Organisational Structure of XPLANE -
February 7th, 2011
XPLANE is a design company that creates illustrations for corporate clients. The company aims to distill complex processes into easy-to-grasp illustrations, using visualization techniques which it calls Pictonics. XPLANE was founded in 1993 in St. Louis, Missouri by David Gray as a visual arts company creating graphics for magazines such as Business 2.0 (in particular that magazine's "XPLANATiONS"). It soon expanded into illustrating corporate presentations, business plans, and whitepapers; training; and interactive design.
In 2000, the company was awarded the St. Louis Business Journal Best Places To Work award for People Development. At the time of the award, the company had a policy of flexible working hours and of allowing employees two weeks at full pay every year for workshops, seminars, and training. Other employee perquisites included discussion groups during the day, night classes taught by employees to other and to prospective employees, a weekly party on the company building's roof every Friday after hours, and a massage once per month. The company's headquarters are now located in Portland, Oregon.
On its website, the company hosts two web logs, the xBlog (information on design topics) and the bBlog (business applications of graphic design), and case studies that include graphical user interfaces, statistical maps, and discussions of Internet protocols and brand strategy. The weblogs are run by Knowledge Manager Bill Keaggy, a digital designer who spends between 10 minutes and 2 hours per day on them.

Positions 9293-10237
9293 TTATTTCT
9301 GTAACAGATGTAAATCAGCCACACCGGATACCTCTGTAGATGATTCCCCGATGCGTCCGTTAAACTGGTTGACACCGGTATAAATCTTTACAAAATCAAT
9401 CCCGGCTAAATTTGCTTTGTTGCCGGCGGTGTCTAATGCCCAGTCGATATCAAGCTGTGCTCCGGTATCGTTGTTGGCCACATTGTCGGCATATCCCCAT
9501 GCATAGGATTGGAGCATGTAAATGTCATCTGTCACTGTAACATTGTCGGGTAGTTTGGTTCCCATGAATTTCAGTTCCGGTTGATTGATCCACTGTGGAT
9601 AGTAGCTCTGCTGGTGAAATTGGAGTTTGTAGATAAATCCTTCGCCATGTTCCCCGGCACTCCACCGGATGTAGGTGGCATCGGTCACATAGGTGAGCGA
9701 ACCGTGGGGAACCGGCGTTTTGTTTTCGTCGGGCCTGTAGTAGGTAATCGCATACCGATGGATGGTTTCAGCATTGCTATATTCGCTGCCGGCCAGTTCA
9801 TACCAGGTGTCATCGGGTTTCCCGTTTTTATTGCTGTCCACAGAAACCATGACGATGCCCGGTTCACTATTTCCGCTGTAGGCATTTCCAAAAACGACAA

Chairman of the Board
One of the first responsibilities of top management is to provide the environment for effective organizational communication. Diversity was the buzzword of the 90's as TQM and Re-engineering were in the 70's and 80's. Now it is teamwork and speed. But all are based on effective organizational communication -- in different ways, depending on cultural, managerial and survival needs.
Before effective communication can be implemented, there must be organizational communication in place, unto which the first and foremost of all communication - verbal -- can be hinged.
Then organizational communication needs to be carried throughout the corporation verbally and visually. How can communication ideas be passed on to the people in the organization if there are no corporate visuals for everyone to commonly focus on?
Visuals are the charts, flow-charts, drawings, diagrams -- anything that creates a common mental picture that can be seen by everybody in the same way, and that can be used as common measuring tools. As I always say, if you can't measure it, you can't manage it.
Setting the environment for positive and effective organizational communication is what senior management must do when undertaking changes, implementing ideas or inviting participative solutions from its members.
Last edited by netrashetty; February 7th, 2011 at 11:23 AM..